And this is focused on improving human rights standards in the way mega sporting events are organized. So that covers the Olympics, the World Cup and Soccer, and also events like European Games. So that refers to issues such as building of the stadiums, the working conditions in construction phase but also broader human rights context in countries that are hosting mega events and of course press freedom issues in the way those events are reported when they are held. And of course issues around freedom of association, freedom of assembly, the right to protest before the events and during events and so on.

So this is a new alliance bringing together different organizations to raise the profile with these issues in a long term way over the next few years.

What is the expectation on the outcome of this alliance?

The expectation is to have a more powerful voice internationally and more influential voice with governments and the international Olympic committee and with FIFA to have more influence over the way these games are organized.

There has been wide spread allegations of corruption to do with IOC and FIFA. We want to put corruption more clearly on the agenda but also the issue of human rights standards- in terms of construction and rights associated with the games themselves. We feel that a more united voice will bring influence in bringing change.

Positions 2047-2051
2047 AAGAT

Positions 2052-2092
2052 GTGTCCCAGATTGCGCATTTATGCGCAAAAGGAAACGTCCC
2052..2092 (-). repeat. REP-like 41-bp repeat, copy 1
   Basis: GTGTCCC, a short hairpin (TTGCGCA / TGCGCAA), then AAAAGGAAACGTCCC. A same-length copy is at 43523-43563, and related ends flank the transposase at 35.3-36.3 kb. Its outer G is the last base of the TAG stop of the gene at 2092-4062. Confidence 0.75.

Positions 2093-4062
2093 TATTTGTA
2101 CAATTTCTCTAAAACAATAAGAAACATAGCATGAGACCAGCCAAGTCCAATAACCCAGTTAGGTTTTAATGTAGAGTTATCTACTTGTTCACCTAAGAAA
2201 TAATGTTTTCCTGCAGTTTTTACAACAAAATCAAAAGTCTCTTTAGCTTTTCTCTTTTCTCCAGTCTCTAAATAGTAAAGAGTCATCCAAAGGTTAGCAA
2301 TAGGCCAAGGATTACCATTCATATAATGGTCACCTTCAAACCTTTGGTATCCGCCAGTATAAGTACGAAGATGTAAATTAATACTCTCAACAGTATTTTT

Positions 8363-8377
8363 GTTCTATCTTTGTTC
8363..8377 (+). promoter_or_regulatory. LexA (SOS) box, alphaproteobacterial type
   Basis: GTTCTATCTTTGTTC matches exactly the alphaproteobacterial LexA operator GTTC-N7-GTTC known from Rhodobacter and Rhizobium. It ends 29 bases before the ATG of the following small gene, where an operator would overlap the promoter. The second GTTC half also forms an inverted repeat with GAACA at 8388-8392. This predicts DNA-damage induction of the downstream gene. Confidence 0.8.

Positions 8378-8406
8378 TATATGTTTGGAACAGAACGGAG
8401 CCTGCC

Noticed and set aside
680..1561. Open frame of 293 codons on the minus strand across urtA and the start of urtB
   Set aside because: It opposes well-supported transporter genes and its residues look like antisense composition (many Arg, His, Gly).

How does HRW evaluate the situation in Azerbaijan?

We feel the human rights situation in Azerbaijan is in a crisis phase. We saw that events worsened around the Eurovision song contest in 2012. But in fact situation since then has become worse still. Since early to mid-2014 there has been a roundup of very senior members from the human rights movement, among intellectuals, and journalists and think tanks. The most prominent figures are now in jail or have fled the country. Combined with that there has been much tougher and tighter restrictions on the activity of non-governmental organizations. As well as limits on foreign funding reaching them. So it is difficult if not impossible for many NGOs to operate any further because of restrictions on their registration or on their funding.